Nu 191B worth assets are still not restored to government

With many cases where assets have not been restituted to the government in accordance with court judgments, the National Assembly yesterday passed a recommendation asking the Office of the Attorney General (OAG) to expedite the recovery of assets.

Almost Nu 191 billion worth of assets has not been restituted to the government since 2008. Only about Nu 45 million has been recovered so far.

This, according to the Drametse-Ngatshang Member of Parliament (MP) Ugyen Wangdi was because some of the convicts were either in prison, at large, have already served the imprisonment terms or have expired.

“These have posed challenges to recover the assets,” he said. “So, the Parliament must come up with a separate order to ensure how such cases could be dealt with and recover the assets.”

The Good Governance Committee of the House reviewed the Anti-Corruption Commission (ACC) report 2019 and tabled the recommendation. The members unanimously supported the recommendation.

Dewathang-Gomdar MP Ugyen Dorji, who is a chairperson of the Committee, said that there should be a separate clerk to deal with such cases to expedite the recovery process. Some members pointed out that such challenges were because of a lack of human resources.

However, the Committee learnt that OAG has an ombudsman unit but it has only three officials, which was not enough to deal with such an increasing number of cases.

Bji-Kartshog MP Ugen Tenzin said that during the review it was found that many were unable to restitute the asset because they were imprisoned and some have not even recovered for almost 10 years. “We need to look into such cases and find ways to expedite the resolution of such issues.”

The Committee also recommended ACC conduct corruption risk management for policy and electoral system hereafter.

MP Ugyen Dorji said that this was because the review revealed that most of the corruption was committed at the policy level and in the electoral system.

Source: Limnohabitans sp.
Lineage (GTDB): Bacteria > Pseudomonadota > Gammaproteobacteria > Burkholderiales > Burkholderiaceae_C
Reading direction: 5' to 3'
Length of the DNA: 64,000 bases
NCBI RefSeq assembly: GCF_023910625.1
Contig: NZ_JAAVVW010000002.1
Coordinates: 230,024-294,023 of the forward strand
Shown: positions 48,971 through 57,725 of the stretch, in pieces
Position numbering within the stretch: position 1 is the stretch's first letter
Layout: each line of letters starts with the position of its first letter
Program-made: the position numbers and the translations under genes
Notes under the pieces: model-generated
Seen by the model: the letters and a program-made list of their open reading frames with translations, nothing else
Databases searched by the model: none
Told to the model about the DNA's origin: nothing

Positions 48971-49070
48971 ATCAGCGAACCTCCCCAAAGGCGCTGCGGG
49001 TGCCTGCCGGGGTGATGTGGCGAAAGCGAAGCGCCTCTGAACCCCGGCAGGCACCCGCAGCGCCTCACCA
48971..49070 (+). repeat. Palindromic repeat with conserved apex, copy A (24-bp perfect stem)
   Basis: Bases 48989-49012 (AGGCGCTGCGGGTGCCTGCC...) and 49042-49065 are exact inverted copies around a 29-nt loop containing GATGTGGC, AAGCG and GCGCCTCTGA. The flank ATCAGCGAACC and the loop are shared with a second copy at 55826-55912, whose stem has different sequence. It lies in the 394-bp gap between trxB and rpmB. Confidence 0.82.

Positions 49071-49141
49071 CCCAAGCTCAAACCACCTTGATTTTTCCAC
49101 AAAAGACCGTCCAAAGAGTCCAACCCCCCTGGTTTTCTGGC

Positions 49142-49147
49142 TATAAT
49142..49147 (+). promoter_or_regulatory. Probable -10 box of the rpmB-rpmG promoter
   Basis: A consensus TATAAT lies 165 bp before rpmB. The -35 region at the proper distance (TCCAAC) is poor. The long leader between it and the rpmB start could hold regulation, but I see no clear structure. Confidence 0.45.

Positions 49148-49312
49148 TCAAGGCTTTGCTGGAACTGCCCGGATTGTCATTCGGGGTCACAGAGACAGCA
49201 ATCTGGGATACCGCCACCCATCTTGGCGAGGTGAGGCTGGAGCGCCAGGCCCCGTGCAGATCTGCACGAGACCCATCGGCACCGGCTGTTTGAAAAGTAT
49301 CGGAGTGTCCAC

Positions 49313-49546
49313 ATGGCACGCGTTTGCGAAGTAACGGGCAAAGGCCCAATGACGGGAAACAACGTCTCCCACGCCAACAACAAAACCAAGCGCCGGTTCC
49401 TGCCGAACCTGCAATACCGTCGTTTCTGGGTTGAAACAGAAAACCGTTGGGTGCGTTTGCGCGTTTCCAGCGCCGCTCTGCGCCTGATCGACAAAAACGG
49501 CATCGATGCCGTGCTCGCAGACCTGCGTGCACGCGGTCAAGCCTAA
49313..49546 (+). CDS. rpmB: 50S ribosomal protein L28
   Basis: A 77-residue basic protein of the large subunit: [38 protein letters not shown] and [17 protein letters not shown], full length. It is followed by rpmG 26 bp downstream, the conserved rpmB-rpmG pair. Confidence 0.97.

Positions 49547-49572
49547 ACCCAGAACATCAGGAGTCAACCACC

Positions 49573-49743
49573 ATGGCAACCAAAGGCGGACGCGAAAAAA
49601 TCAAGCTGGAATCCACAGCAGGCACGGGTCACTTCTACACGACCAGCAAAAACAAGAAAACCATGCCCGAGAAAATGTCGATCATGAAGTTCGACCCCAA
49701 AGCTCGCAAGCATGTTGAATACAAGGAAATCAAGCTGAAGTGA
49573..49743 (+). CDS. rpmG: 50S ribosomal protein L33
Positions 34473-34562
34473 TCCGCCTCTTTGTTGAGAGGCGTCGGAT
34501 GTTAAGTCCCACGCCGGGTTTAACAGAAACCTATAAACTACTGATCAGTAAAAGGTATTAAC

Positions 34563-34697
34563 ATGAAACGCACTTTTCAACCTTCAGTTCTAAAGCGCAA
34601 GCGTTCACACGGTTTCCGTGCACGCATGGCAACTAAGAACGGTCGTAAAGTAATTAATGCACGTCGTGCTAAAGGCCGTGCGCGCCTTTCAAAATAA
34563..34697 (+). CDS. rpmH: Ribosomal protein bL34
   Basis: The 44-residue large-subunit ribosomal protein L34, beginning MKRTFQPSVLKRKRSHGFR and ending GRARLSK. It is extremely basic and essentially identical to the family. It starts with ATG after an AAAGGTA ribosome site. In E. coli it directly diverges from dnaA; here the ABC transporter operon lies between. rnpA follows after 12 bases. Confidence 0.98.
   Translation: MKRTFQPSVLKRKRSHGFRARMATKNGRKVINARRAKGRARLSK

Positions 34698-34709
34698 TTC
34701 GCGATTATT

Many members shared that there was a need to deploy an ACC official during the election period to prevent any kind of corruption from taking place related to the election. A few members said that the Election Commission of Bhutan already deploys officials as observers during the election, so there was no need for a separate one.

Despite members arguing among themselves citing examples of how corruption would have taken place during the different elections, some members said that it was not important to focus on the issue that was already resolved but instead prevent corruption from happening.

All 37 members present in the House voted in favour of the recommendation. The recommendations will be now submitted to the government for further action.

The ACC received 396 complaints in 2019, which was an increase of 63 complaints as compared to 2018. A total of 138 complaints were from known sources and 258 complaints from anonymous sources.

As per the record with ACC, most complaints were in the area of resources followed by contract and personal, and abuse of function.

By Yangchen C Rinzin

Edited by Tshering Palden